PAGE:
Education2002 Hon. B.Sc., Chemistry, University of Toronto
2006 M.Sc., Chemistry, University of California, San Diego
2008 Ph.D., Chemistry, University of California, San Diego
2009-2011 Post-Doctoral Fellow and Research Scientist, Colorado State University
Awards and Honors
- National Science Foundation Faculty Early Career Development Award (CAREER) (2016)
- Cozzarelli Prize, National Academy of Science USA (2011)
- Atmospheric Chemistry Colloquium for Emerging Senior Scientists (ACCESS) X (2009)
- Department of Chemistry & Biochemistry Teaching Assistant Excellence Award, University of California, San Diego (2004-2005)
- Creamean, J. M.; Suski, K. J.; Rosenfeld, D.; Cazorla, A.; Demott, P. J.; Sullivan, R. C.; White, A. B.; Ralph, F. M.; Minnis, P.; Comstock, J. M.; Tomlinson, J. M.; Prather, K. A.Dust and biological aerosols from the Sahara and Asia influence precipitation in the Western U.S.Science, 339, 1572–1578, 2013.
- Prenni, A. J.; DeMott, P. J.; Sullivan, A. P.; Sullivan, R. C.; Kreidenweis, S. M.; Rogers, D. C. Biomass burning as a potential source for atmospheric ice nuclei: Western wildfires and prescribed burns. Geophysical Research Letters, 39, L11805, doi:10.1029/2012GL051915, 2012.
- Suda, S. R.; Petters, M. D.; Matsunaga, A.; Sullivan, R. C.; Ziemann, P. J.; Kreidenweis, S. M. Hygroscopicity frequency distributions of secondary organic aerosols. Journal of Geophysical Research – Atmospheres, 117, D04207, doi:10.1029/2011JD016823, 2012.
- Sullivan, R.C., Miñambres, L., DeMott, P.J., Prenni, A.J., Carrico, C.M., Levin, E., Kreidenweis, S.M.,Chemical processing does not always impair heterogeneous ice nucleation properties of mineral dust particles,Geophysical Research Letters, 37, L24805, doi:10.1029/2010GL045540, 2010.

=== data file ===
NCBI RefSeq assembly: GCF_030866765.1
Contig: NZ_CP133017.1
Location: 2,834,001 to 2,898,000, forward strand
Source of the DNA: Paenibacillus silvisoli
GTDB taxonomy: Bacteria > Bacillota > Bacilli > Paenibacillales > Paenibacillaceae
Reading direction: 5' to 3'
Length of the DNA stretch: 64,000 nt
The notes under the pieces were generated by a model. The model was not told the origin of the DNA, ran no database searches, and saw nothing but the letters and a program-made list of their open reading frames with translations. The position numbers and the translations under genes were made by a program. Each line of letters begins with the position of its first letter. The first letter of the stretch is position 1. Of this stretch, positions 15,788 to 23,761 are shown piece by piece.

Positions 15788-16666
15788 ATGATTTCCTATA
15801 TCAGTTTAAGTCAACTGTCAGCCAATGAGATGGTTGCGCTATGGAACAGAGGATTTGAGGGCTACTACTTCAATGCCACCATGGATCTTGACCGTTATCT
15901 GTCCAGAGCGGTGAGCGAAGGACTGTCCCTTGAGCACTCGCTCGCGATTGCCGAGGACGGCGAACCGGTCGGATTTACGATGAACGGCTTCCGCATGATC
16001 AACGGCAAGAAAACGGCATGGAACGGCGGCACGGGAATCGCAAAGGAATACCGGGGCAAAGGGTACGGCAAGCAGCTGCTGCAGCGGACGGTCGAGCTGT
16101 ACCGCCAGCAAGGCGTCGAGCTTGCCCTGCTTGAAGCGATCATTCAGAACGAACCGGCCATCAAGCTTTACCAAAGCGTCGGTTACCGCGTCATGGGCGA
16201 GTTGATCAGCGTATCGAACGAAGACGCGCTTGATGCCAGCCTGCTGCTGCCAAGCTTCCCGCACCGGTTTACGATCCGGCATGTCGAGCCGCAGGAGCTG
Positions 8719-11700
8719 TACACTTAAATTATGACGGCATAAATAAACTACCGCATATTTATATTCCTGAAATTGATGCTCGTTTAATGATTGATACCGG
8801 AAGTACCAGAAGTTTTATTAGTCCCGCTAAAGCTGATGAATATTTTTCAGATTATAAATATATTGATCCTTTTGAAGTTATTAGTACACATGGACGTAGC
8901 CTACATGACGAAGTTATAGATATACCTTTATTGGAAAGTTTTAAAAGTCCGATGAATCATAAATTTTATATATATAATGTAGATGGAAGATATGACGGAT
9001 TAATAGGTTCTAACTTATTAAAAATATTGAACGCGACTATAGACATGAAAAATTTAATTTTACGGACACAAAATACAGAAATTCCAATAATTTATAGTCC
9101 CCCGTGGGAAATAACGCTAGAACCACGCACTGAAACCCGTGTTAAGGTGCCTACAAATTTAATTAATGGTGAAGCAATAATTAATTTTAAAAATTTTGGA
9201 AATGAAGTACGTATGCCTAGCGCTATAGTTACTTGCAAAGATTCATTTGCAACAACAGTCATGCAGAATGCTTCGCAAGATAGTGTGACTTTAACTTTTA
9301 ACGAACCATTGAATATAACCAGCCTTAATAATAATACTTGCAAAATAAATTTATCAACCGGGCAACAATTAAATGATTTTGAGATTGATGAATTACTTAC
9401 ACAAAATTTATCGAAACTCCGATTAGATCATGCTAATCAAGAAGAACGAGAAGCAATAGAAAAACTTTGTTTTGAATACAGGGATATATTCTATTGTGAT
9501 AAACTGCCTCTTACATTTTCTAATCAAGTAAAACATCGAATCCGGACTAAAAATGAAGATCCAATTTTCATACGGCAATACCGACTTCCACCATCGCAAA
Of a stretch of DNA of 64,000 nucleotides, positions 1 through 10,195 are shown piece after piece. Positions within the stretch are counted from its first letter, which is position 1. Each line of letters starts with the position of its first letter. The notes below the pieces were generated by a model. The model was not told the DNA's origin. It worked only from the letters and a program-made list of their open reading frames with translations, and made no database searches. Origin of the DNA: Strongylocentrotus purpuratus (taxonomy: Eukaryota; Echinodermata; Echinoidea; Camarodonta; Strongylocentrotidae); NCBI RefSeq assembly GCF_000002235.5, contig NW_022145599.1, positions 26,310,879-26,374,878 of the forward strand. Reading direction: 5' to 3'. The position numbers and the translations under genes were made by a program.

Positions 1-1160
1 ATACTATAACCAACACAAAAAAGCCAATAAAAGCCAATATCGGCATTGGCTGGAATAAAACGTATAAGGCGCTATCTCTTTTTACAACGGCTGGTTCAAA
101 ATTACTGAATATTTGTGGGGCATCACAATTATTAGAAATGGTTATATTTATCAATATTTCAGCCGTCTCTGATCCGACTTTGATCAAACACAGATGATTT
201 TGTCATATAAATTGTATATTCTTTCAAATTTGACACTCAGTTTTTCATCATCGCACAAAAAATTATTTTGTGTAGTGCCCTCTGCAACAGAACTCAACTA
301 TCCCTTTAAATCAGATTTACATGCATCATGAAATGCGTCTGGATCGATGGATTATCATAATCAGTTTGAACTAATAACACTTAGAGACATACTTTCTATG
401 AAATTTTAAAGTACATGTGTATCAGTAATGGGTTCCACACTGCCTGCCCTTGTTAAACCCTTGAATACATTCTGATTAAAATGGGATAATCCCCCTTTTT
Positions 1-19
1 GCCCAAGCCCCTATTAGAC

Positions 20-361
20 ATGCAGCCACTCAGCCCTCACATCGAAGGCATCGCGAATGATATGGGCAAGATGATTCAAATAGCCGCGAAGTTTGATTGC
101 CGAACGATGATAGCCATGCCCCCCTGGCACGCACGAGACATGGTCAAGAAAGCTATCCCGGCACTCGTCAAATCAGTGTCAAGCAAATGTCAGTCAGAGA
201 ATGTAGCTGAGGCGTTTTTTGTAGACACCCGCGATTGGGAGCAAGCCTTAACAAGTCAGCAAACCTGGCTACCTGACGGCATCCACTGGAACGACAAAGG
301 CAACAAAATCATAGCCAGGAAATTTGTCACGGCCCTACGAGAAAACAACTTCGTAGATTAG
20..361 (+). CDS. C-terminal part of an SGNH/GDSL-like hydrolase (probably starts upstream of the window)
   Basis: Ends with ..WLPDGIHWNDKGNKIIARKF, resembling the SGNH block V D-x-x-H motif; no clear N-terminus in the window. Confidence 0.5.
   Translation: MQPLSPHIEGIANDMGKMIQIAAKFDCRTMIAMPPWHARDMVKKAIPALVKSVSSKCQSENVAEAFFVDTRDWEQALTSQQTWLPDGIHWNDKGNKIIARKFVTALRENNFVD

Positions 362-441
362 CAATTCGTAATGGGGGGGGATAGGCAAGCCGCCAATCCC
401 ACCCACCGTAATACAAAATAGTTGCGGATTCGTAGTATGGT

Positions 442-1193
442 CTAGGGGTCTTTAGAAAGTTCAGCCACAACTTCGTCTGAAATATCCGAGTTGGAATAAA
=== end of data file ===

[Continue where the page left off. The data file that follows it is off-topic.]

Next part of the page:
- Sullivan, R.C., Moore, M.J.K., Petters, M.D., Kreidenweis, S.M., Roberts, G.C., Prather, K.A.Timescale for hygroscopic conversion of calcite mineral particles through heterogeneous reaction with nitric acid,Physical Chemistry Chemical Physics, 11, 7826-7837, 2009.
- Sullivan, R.C., Moore, M.J.K., Petters, M.D., Kreidenweis, S.M., Roberts, G.C., Prather, K.A. Effect of chemical mixing state on the hygroscopicity and cloud nucleation properties of calcium mineral dust particles, Atmospheric Chemistry and Physics, 9, 3303-3316, 2009.
- Sullivan, R.C., Prather, K.A. Investigations of the diurnal cycle and mixing state of oxalic acid in individual particles in Asian aerosol outflow. Environmental Science & Technology, 41 (23), 8062–8069, 2007.
- Sullivan, R.C., Guazzotti, S.A., Sodeman, D.A., Prather, K.A. Direct observations of the atmospheric processing of Asian mineral dust. Atmospheric Chemistry and Physics, 7, 1213-1226, 2007.
- Sullivan, R.C., Thornberry, T., and Abbatt, J.P.D. Ozone decomposition kinetics on alumina: effects of ozone partial pressure, relative humidity and repeated oxidation cycles, Atmospheric Chemistry and Physics, 4, 1301-1310, 2004.